When Emelda first arrived here, we lived in an apartment on Normandie Avenue in East Hollywood right next to Koreatown. (I had moved to this part of town because it was close to several Filipino businesses.) Before she arrived, I was able to save my money and purchase a satellite dish that would receive The Filipino Channel. The manager of the building allowed me to install the dish and I passed the time waiting for Emelda’s arrival by watching programs like "Battle of The Brains," "Esperanza" and "Sang Linggo Napo Sila."

After Emelda’s arrival, the owner of the building saw the dish and told the manager that I would have to remove it. Apparently, the manager had authorized the dish installation without getting the owner’s approval. As angry as it made me, I had no choice. I would have to take the dish down. Well, by then, Emelda had thoroughly been enjoying the programs that were available as a result of the dish, so I immediately gave notice to the landlord that Emelda and I would be moving out at the end of the month. I decided to make it my mission to find a new apartment building where we would be allowed to enjoy the benefits of the expensive dish.

Emelda balked at first. She didn’t want me to be forced to move just so that she could watch Filipino television programs, but I felt that the hassle of relocating was a small price to pay to give my wife a strong connection to her homeland. We started looking for apartments in the area and we found a great one quickly. The dish is now up on the roof of our building and there are now three Filipino channels for her to watch.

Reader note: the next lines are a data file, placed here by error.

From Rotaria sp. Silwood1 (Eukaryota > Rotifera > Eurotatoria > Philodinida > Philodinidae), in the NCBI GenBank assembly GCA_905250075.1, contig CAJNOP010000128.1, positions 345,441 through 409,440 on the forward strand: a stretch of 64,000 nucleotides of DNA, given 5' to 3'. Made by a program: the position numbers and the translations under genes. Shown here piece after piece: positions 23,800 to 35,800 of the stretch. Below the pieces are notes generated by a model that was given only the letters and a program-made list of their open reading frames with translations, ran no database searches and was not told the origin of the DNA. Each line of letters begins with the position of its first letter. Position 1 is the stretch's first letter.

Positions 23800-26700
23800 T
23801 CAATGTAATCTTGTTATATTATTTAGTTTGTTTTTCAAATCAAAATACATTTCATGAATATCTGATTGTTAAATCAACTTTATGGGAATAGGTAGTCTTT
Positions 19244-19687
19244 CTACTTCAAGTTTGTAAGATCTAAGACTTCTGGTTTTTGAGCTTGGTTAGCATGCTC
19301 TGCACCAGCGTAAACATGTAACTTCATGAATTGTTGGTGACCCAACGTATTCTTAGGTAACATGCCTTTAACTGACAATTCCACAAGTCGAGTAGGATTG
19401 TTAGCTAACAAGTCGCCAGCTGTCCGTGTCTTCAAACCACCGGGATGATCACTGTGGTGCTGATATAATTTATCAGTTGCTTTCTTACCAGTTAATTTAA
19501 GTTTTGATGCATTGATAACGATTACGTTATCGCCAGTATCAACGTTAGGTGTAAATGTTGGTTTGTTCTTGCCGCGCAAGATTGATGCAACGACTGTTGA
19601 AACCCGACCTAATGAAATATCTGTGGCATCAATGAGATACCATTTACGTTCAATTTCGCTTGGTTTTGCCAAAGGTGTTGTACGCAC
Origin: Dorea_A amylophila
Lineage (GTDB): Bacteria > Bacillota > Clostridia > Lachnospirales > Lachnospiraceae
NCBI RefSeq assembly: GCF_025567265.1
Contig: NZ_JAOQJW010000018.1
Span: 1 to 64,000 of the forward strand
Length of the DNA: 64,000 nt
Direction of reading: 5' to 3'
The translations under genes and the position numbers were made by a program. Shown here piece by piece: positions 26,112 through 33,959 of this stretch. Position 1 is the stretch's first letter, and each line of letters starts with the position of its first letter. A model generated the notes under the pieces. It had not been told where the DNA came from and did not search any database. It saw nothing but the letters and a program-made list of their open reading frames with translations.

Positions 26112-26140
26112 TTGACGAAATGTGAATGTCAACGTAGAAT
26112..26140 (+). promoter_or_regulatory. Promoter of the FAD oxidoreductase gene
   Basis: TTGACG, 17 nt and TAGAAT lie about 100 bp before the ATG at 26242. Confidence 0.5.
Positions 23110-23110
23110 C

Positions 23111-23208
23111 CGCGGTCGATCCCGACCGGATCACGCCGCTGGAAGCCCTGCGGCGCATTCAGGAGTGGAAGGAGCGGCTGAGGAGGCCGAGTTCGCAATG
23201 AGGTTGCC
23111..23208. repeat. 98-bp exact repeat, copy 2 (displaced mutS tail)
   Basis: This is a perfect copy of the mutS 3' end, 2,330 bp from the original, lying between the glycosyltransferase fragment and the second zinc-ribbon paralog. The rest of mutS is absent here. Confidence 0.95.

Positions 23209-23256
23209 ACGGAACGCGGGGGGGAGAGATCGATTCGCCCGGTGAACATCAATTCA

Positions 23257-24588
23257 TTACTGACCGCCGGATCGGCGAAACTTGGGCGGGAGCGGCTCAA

Just before the satellite dish debacle, we had another negative experience with television. Emelda and I were invited to appear on "The Maury Povich Show." I have written about this experience elsewhere on this Website and you can read all about it. Some people ask me why I would consent to appear on a talk show with Emelda. I will admit that it was not the greatest idea in the world, but I thought that Maury Povich had some class. I was sorely mistaken and the experience was almost surreal. Despite how we were treated by Maury and his staff, we were able to cull many positive things from the experience. On the show, we defended our relationship and the feedback we have received from the appearance has been 99% positive. I have received dozens of e-mails from strangers who hold the opinion that the show stank, but we came out smelling like a rose. Sure, a handful of Internet jerks have attacked me for the appearance, but I can’t please all of the people all of the time.

There was a weird byproduct of our national television appearance. It really surprised both of us. We started getting recognized by strangers in public. People would ask, "Were you on some talk show or something?" or "Did I see you and your wife on Maury Povich?" Usually, they remembered the appearance, but did not remember which talk show we had been on. I got a kick out of that. Emelda got a kick out of being quasi-famous. We were in Ralph’s Supermarket one day when a group of large mid-twenties black guys kept waving to Emelda. They even followed us around a bit. Emelda hadn’t interacted with too many black people in her life, so she got a little bit nervous when one of them yelled (across the crowded supermarket), "Hey! It’s them from the show!"

Needless to say, we have both shared many laughs about the whole affair. Also, as a result of the trip to be ambushed by Maury, Emelda increased the number of U.S. states she had visited to three (California, New Jersey and New York). Only 47 more to go!